Consider what PCA does. Put simply, PCA (as most typically run) creates a new coordinate system by:
- shifting the origin to the centroid of your data,
- squeezes and/or stretches the axes to make them equal in length, and
- rotates your axes into a new orientation.
(For more details, see this excellent CV thread: Making sense of principal component analysis, eigenvectors & eigenvalues.) However, it doesn't just rotate your axes any old way. Your new $X_1$ (the first principal component) is oriented in your data's direction of maximal variation. The second principal component is oriented in the direction of the next greatest amount of variation that is orthogonal to the first principal component. The remaining principal components are formed likewise.
With this in mind, let's examine @amoeba's example. Here is a data matrix with two points in a three dimensional space:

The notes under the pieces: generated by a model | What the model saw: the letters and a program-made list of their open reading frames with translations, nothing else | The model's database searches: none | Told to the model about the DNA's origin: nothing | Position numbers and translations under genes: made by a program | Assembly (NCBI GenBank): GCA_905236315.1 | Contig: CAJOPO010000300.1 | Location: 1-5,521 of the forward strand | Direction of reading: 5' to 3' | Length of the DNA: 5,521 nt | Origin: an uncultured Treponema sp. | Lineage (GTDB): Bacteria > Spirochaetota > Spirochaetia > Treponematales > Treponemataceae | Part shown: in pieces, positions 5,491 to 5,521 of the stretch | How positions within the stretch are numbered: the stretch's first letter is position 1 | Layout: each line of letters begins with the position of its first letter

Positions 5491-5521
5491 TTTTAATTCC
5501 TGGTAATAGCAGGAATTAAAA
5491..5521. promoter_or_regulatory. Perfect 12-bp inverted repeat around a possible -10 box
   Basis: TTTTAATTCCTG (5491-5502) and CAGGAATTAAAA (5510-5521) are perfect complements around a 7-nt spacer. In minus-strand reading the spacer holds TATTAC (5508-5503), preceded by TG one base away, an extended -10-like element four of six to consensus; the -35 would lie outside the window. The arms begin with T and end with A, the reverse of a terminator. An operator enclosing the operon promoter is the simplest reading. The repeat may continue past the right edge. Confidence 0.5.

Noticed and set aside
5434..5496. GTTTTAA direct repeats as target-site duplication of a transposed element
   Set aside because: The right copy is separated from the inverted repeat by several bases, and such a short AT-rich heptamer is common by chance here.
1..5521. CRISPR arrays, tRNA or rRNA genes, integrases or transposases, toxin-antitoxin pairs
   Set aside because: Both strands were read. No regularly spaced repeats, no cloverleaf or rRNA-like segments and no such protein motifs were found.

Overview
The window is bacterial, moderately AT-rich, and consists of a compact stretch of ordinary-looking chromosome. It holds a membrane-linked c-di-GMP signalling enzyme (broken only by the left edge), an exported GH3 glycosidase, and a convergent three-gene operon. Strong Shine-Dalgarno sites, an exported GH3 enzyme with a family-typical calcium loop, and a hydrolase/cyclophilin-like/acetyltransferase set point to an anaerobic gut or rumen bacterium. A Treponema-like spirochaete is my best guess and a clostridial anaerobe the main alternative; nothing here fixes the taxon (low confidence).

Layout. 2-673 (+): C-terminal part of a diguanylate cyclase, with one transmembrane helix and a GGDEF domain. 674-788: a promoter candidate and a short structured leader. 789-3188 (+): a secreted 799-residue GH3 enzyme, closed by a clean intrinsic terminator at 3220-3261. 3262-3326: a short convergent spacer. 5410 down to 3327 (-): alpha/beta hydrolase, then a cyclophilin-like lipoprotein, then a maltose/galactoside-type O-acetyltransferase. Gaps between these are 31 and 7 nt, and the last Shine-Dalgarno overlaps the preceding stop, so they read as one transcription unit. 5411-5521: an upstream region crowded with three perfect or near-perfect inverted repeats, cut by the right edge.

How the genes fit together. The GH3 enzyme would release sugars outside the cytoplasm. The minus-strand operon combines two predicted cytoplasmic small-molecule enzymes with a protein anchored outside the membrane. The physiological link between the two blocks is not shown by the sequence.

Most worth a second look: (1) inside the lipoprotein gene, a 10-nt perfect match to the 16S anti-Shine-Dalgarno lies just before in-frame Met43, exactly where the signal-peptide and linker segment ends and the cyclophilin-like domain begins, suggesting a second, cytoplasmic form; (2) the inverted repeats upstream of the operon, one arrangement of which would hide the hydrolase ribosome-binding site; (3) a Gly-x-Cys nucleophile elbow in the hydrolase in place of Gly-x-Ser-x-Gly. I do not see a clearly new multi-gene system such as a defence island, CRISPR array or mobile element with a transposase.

X = \bigg[
1 &1 &1 \\
2 &2 &2
Let's view these points in a (pseudo) three dimensional scatterplot:
So let's follow the steps listed above. (1) The origin of the new coordinate system will be located at $(1.5, 1.5, 1.5)$. (2) The axes are already equal. (3) The first principal component will go diagonally from $(0,0,0)$ to $(3,3,3)$, which is the direction of greatest variation for these data. Now, the second principal component must be orthogonal to the first, and should go in the direction of the greatest remaining variation. But what direction is that? Is it from $(0,0,3)$ to $(3,3,0)$, or from $(0,3,0)$ to $(3,0,3)$, or something else? There is no remaining variation, so there cannot be any more principal components.
With $N=2$ data, we can fit (at most) $N-1 = 1$ principal components.